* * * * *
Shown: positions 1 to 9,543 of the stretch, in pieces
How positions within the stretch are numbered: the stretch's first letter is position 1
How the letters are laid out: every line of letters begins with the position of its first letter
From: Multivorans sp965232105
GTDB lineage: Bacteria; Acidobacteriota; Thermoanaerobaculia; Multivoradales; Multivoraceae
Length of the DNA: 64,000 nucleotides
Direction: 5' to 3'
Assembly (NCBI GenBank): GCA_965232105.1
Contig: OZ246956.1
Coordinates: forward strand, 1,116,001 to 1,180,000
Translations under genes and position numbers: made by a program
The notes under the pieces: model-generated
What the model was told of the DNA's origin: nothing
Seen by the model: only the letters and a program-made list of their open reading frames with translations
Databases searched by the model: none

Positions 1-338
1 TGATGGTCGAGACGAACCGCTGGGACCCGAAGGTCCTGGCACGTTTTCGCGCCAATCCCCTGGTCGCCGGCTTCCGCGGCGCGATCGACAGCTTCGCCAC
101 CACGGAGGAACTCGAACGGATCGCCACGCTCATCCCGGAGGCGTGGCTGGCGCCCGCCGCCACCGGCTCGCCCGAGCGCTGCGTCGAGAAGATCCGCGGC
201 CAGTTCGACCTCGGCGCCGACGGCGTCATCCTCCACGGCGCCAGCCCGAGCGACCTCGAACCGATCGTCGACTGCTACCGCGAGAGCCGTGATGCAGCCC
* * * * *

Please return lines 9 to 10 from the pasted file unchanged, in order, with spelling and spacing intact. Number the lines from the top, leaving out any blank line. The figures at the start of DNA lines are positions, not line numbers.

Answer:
Contig: OZ246956.1
Coordinates: forward strand, 1,116,001 to 1,180,000